Gonorrhoea, also referred as “the clap” is a sexually transmitted disease caused by the bacteria Neisseria gonorrhoeae, also called as Gonococcus. In United States, the incidence of Gonorrhea is second to Chlamydia among the sexually transmitted diseases (STD). If Gonorrhea is not treated, it can spread to the different body parts including the heart valves and joints. It is not spread through sharing bathrooms or toilets.
Signs and Symptoms
Some people are asymptomatic or no presented symptoms for life time in 30% to 60% of infected people.
In males, symptoms of gonorrhea include penile yellowish discharge with painful, frequent urination. The symptoms develop after 2 to 30 days of infection. Only a little percentage in men is asymptomatic. The symptoms may spread to the seminal vesicles, prostate and epididymis which usually cause fever and pain. Untreated gonorrhea may lead to sterility. The common presentation of men having gonorrhea is pain upon urination, copious, thick, and urethral pus discharge. The urethral meatus is also reddened upon examination. Ascending infection may happen involving the testicles, epididymis and prostate gland. Swelling and scrotal pain are the symptoms for this kind of infection.
In females, gonorrhea is sometimes asymptomatic or too mild to be ignored. Women usually complains of dysuria or difficulty in urination, vaginal discharge, projectile urination, menstrual bleeding but not in the cycle, or bleeding after intercourse. The cervix may appear normal or with inflammation with pus. Early symptoms include vaginal discharge, lower abdomen discomfort, genital irritation, abnormal bleeding and dysuria. Untreated gonorrhea in women may spread to the fallopian tubes, uterus and ovaries causing PID or pelvic inflammatory disease.
Gonorrhea is caused by Neisseria gonorrhoeae. It is transmitted through oral, vaginal and anal sex. Transmission is rare with the use of safe sex. The period of incubation is two to thirty days with symptoms appearing in the 4th to 6thday after the infection. Men having sex with men have a higher risk though getting it from infected women through vaginal sex is also high with 20% risk. Women have 60% to 80% risk having vaginal sex with an infected man. Infected pregnant mothers can transmit the disease to their newborn. The condition is called opthalmia neonatorum.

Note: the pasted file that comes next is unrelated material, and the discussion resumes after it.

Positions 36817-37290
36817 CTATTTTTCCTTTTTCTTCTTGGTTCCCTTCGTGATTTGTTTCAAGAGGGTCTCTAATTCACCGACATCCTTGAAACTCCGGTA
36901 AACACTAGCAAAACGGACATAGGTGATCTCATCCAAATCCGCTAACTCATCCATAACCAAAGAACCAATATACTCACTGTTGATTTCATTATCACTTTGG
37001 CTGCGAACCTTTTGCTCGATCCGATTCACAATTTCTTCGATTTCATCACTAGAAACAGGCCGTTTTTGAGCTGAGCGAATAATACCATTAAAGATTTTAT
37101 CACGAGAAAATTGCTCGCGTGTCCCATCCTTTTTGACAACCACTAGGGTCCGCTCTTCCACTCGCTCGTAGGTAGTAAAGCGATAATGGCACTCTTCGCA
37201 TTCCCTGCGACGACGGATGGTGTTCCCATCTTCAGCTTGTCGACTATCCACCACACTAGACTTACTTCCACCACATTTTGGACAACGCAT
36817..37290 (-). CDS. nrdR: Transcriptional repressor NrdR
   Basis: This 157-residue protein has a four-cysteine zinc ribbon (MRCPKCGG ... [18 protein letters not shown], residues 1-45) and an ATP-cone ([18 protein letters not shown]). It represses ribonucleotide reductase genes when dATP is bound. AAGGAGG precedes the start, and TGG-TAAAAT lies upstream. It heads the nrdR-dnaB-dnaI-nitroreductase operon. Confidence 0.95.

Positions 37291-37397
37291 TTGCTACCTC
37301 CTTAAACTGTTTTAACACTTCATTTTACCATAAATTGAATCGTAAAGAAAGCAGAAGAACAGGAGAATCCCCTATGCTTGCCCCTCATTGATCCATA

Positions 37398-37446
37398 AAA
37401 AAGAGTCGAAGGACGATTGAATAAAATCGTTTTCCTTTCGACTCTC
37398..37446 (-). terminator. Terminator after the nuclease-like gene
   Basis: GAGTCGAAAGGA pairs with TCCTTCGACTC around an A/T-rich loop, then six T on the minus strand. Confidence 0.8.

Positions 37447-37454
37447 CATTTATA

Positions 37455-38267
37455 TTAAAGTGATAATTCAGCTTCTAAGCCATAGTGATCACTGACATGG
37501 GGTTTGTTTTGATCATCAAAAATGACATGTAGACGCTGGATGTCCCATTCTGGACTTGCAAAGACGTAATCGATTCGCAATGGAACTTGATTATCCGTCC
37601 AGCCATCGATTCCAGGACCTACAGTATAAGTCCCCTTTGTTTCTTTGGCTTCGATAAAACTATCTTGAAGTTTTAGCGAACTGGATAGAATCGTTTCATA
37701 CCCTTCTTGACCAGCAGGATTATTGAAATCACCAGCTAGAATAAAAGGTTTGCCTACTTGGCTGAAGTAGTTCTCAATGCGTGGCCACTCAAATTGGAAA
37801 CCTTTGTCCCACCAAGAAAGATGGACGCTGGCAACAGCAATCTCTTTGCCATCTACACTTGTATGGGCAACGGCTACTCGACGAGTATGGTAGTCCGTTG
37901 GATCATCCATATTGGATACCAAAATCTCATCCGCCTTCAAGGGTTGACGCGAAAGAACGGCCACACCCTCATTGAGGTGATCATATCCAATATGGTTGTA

Antibiotics are used to treat gonorrhea which includes:
· 2g amoxicillin plus 1g probenecid orally
· 2 to 3g ampicillin plus 1g probenecid orally
· 2g azithromycin orally
· 400mg cefixime orally
· 500 mg cefotaxime by intramascular injection
· 2g cefoxitin by intramascular injection plus 1g probenecid orally
· 400mg cefpodoxime orally
· 125 to 250 mg ceftriaxone by intramuscular injection
· 500 ciprofloxacin orally
· 250mg levofloxacin orally
· 400mg ofloxacin orally
· 2g spectinomycin by intramuscular injection
Neiserria gonorrhea has high resistance in tetracyclines all over the world. Tetracyclines are now considered as infective against gonorrhea. In pregnant women, flouroquinolones like levofloxacin, ciprofloxacin and ofloxacin are not to be use. It is important to check your sexual partner for gonorrhea to prevent spread and from being reinfected. If you are infected with both gonorrhea and Chlamydia, the doctor will prescribe azithromycin and doxycyline as treatment for both diseases.